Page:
The Weekly Wipe
Or-The news according to the Claflin Clarion
As most of you know who have read my previous T.I.N.S. tales, I grew up near a small central Kansas farming and “oil patch” town in the 1950s. Back then Claflin was a thriving village with a population of around 900 souls. There were two grocery stores, a drug store, a bank, several restaurants, a movie theater, an implement dealership, a small bowling alley, two barber shops, a doctor's office, three service stations, an oil well servicing company, two grain elevators, a liquor store, various other businesses, and three taverns. Most of those businesses no longer exist in Claflin. Times have changed and Wal Mart has come to Great Bend, the county seat. The town is different than it was when I was growing up, but in many ways it is the same.
These were the days when television was just appearing on the scene in central Kansas with just two stations within range; Wichita and Hutchinson…120 and 60 miles away, respectively. The black and white picture from Hutch was just slightly grainy, but the one from Wichita was barely visible. A few years later a TV station was opened in Great Bend and the tall antenna was visible from my front yard. Line-of-sight signals meant great pictures.
We got our news over the radio, and from two daily newspapers; the Great Bend Tribune and the Hutchinson Herald (later changed to the Hutchinson News). Locally there was the weekly journal…the Claflin Clarion, or “The Weekly Wipe” as we called it. I forget what day of the week it was delivered, but it had a distinctly local flavor. As I recall it had no more than 8 pages.
Wayne Huff and his wife Billie were the publishers, editors and reporters. Their editorial policy was “Never print anything controversial”, and as long as I read the paper, they never violated the policy. The front page carried stories of local interest to the denizens of Claflin, such as local politics, which pretty much meant utterings of the mayor or the school board, local agricultural or oil field news, and stories of former residents who had made a mark somewhere else. Inside were high school sports results with box scores and the like, reports on other school activities, engagements, weddings, funerals and so forth. There was also a list of residents who were in the armed forces along with their units and addresses. The rest of the paper was filled with minor reports of who had Sunday dinner with whom, who visited who during the last week, who had taken a trip to Colorado or Kansas City or where ever, and other bits of local information of minor to no significance. You couldn’t even uncover anything controversial by reading between the lines.
Of course there were controversial and newsworthy things happening in Claflin on a regular basis, to include some of the antics that my high school buddies and I were involved in (see several of my T.IN.S. tales on the subject), but you never saw any of that published in the Weekly Wipe. God forbid.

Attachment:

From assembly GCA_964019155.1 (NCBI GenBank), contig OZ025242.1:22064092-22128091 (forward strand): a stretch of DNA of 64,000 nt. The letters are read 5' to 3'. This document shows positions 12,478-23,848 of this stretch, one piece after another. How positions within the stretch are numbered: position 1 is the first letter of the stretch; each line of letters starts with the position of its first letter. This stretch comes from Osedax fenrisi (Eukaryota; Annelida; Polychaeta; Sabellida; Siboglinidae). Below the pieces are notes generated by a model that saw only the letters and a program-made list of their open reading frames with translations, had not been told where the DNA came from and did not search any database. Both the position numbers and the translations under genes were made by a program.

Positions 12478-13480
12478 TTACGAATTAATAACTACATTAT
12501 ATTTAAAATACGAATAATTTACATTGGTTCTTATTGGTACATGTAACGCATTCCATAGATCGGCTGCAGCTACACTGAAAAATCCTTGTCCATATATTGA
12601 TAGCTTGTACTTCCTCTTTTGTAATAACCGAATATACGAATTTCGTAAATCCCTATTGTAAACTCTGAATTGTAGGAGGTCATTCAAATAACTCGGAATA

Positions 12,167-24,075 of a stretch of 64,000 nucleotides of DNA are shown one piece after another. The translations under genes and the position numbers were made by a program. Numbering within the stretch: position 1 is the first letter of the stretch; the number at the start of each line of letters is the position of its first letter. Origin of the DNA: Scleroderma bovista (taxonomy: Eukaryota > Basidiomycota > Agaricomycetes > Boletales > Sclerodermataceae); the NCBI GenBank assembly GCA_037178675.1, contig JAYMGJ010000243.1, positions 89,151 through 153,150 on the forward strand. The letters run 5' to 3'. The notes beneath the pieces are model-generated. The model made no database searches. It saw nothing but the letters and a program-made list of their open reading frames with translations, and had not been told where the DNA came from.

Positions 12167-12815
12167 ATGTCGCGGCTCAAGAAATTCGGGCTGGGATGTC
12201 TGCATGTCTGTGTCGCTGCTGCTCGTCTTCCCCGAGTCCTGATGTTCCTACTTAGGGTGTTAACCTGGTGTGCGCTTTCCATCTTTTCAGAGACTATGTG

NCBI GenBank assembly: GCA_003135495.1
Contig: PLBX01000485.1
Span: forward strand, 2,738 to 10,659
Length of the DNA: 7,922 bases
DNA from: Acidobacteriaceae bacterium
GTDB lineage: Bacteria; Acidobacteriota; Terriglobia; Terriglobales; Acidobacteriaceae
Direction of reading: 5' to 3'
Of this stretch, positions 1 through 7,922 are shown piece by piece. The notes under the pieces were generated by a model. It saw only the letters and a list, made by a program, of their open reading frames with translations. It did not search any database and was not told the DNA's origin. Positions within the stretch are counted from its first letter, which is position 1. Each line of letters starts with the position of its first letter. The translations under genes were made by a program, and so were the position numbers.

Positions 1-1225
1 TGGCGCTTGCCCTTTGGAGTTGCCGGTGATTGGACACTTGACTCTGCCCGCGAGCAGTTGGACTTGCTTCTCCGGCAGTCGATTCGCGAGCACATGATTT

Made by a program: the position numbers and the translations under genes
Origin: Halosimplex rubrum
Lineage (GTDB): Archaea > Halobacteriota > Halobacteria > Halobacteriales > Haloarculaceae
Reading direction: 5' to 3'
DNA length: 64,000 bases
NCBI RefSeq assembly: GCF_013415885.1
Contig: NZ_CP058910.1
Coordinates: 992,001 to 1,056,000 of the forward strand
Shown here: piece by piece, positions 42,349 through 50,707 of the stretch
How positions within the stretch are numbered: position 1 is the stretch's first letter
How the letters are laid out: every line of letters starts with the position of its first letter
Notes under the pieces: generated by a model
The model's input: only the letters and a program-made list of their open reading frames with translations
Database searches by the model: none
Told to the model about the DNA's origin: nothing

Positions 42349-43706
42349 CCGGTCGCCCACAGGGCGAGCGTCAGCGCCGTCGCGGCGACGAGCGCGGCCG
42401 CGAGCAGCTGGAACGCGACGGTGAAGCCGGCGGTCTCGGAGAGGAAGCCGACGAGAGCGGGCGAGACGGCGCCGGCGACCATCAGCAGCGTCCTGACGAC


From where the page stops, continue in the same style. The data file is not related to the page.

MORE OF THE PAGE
After I left Claflin in 1957 my mom always made sure that I had a subscription to the Clarion, so it followed me to Kansas State, the Naval Academy and throughout my career as a Marine until the paper closed its doors sometime in the late ‘70s. When that happened Claflin news was reported in a section of the Hoisington newspaper, but it just wasn’t the same as reading the Weekly Wipe. Hoisington is a town with a population of about 2,500 that is 14 miles straight west of Claflin.
For most of my life since I left home I have been surrounded by people who are from larger cities who have no idea what a place like Claflin, Kansas is like or what it is about. This was just as true at K-State as it was at USNA or in the Marines, although you get a larger percentage of county boys in the Corps.
Being a consummate bullshitter, I always related stories about growing up in Claflin to my friends. They knew about all the town characters and some of the stunts we pulled in high school. The village idiot and other Claflin denizens were known quantities at the Naval Academy and in the Marine Corps. For this reason, and because they couldn’t really grasp what a small Kansas town was like, most of my more urbane friends just loved reading the Clarion. They just couldn’t believe that anyone would care who had Sunday dinner with whom, and that it would appear in a newspaper. Some of them would read it from cover to cover. When I was assigned to USS Blue Ridge (LCC-19) I worked with a small contingent of sailors who were led by a Second Class Petty Officer named Ketron. He absolutely loved the Wipe. He would gather his sailors around him and read them passages from the Clarion and would almost fall down he would laugh so hard. I think the Clarion shut down while I was on Blue Ridge, and Ketron was broken hearted when he heard about it.
So now you know a little bit about journalism on the high plains of Kansas. You are probably wondering why I chose to write about this subject. I’m still wondering too.
Dirck Praeger sends